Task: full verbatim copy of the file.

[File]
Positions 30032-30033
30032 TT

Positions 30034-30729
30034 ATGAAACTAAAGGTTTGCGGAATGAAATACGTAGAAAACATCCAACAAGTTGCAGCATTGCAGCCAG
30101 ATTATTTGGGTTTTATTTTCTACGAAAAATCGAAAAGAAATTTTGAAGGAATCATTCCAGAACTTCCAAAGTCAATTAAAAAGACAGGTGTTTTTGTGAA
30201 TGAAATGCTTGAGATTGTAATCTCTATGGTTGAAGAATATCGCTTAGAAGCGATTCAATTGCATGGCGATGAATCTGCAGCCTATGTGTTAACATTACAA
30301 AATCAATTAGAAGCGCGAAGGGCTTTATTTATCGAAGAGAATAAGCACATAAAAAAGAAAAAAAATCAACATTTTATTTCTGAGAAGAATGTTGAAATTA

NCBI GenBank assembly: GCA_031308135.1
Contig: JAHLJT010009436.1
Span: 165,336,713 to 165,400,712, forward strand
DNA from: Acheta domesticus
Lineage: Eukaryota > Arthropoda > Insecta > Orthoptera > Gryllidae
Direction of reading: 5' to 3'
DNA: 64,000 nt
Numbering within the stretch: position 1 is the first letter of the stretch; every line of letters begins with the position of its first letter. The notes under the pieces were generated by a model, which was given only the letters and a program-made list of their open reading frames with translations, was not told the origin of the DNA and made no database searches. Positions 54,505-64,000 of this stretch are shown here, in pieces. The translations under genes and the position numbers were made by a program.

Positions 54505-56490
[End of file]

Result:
Positions 30032-30033
30032 TT

Positions 30034-30729
30034 ATGAAACTAAAGGTTTGCGGAATGAAATACGTAGAAAACATCCAACAAGTTGCAGCATTGCAGCCAG
30101 ATTATTTGGGTTTTATTTTCTACGAAAAATCGAAAAGAAATTTTGAAGGAATCATTCCAGAACTTCCAAAGTCAATTAAAAAGACAGGTGTTTTTGTGAA
30201 TGAAATGCTTGAGATTGTAATCTCTATGGTTGAAGAATATCGCTTAGAAGCGATTCAATTGCATGGCGATGAATCTGCAGCCTATGTGTTAACATTACAA
30301 AATCAATTAGAAGCGCGAAGGGCTTTATTTATCGAAGAGAATAAGCACATAAAAAAGAAAAAAAATCAACATTTTATTTCTGAGAAGAATGTTGAAATTA

NCBI GenBank assembly: GCA_031308135.1
Contig: JAHLJT010009436.1
Span: 165,336,713 to 165,400,712, forward strand
DNA from: Acheta domesticus
Lineage: Eukaryota > Arthropoda > Insecta > Orthoptera > Gryllidae
Direction of reading: 5' to 3'
DNA: 64,000 nt
Numbering within the stretch: position 1 is the first letter of the stretch; every line of letters begins with the position of its first letter. The notes under the pieces were generated by a model, which was given only the letters and a program-made list of their open reading frames with translations, was not told the origin of the DNA and made no database searches. Positions 54,505-64,000 of this stretch are shown here, in pieces. The translations under genes and the position numbers were made by a program.

Positions 54505-56490